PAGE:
US-China trade war could be a 'generational struggle': former US Department of Commerce official

Kenneth Underwood
Senior Producer

U.S. stocks recovered Tuesday following the worst trading day this year.

The seesaw market action highlights what could be the beginning of a wild ride for investors as Washington and Beijing remain locked in a never-ending trade battle.

“I think what we, the market should expect is continuing volatility for the foreseeable future,” Stefan Selig, former under secretary of commerce for international trade at the U.S. Department of Commerce, told Yahoo Finance’s On the Move. “This is going to be a continuing pattern, where you're going to have increased tensions between the two sides, no easy resolution to what is a highly complex issue. I think the president and the administration losing patience, then they weigh in with some other initiative, whether it's labeling China a currency manipulator or adding Huawei and other companies to the entity list or raising tariffs or increasing the breadth of tariffs.”

U.S. President Donald Trump and China's President Xi Jinping poses for a photo ahead of their bilateral meeting during the G20 leaders summit in Osaka, Japan, June 29, 2019. REUTERS/Kevin Lamarque

On Tuesday, Goldman Sachs said it does not expect a trade truce to come before the 2020 election, leading many to wonder what the White House hopes to achieve.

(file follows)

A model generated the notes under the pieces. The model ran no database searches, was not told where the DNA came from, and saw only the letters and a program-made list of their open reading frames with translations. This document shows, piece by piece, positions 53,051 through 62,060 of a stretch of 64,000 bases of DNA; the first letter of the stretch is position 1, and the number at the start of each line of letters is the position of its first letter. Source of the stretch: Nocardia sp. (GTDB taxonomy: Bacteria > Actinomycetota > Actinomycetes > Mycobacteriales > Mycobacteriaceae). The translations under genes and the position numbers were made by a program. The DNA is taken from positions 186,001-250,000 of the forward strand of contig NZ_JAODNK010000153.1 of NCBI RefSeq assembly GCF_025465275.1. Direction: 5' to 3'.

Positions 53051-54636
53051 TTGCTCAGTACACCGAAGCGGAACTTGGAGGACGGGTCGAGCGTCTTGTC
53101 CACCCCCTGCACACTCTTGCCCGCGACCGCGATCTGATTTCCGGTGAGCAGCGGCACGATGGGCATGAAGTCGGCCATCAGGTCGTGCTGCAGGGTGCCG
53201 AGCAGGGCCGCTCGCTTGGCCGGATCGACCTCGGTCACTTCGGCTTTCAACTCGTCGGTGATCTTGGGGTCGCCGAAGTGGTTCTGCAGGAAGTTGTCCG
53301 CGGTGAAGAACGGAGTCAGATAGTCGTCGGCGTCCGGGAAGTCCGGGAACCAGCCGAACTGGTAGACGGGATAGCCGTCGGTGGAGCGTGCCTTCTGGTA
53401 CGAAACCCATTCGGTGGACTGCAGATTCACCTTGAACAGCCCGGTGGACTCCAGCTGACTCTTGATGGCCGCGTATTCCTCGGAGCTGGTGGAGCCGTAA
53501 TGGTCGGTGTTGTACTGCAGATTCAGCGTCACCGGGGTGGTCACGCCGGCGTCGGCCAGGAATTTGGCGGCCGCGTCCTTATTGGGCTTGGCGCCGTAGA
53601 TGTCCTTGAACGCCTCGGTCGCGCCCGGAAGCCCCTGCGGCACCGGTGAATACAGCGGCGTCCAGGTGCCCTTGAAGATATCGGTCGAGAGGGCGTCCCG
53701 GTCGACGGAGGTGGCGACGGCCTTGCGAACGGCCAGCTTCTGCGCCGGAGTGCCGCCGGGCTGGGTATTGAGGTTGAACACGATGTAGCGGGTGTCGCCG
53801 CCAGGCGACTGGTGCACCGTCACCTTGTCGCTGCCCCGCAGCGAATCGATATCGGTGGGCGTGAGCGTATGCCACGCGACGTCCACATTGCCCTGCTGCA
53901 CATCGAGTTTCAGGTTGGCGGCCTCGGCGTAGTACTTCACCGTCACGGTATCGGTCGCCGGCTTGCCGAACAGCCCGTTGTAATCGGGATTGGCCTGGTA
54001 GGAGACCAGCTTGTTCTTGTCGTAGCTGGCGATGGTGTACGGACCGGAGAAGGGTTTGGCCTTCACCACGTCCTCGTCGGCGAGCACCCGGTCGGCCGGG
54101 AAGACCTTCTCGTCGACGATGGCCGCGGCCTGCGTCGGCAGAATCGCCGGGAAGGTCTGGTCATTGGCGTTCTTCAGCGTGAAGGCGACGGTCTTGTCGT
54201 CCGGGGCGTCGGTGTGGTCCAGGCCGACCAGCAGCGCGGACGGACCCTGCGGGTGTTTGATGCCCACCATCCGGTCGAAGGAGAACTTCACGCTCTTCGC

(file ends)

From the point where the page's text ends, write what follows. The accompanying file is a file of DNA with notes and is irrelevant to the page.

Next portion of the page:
“The question is, what are we waiting for?,” said Selig. “If we're waiting for some grand bargain that addresses all of the commercial and economic issues we have with China, that is not going to happen anytime soon… Are we going to fundamentally get them to reform their economy with that large state-owned enterprise sector? I think that is not going to happen anytime soon. And this could be, frankly, a generational struggle.”

For the time being, there Is no end in sight. The next round of trade talks are scheduled to take place next month when Chinese representatives are expected to visit the U.S.

“The ability for the United States and the Western economies to accommodate a large, non-market economy like China, we've never done this before, so we have no experience,” Selig said. “And as a result of that, we really don't have any sort of blueprint to really go forward with.”

Kenneth Underwood is a senior producer for Yahoo Finance. Follow him on Twitter@TheKennyU.

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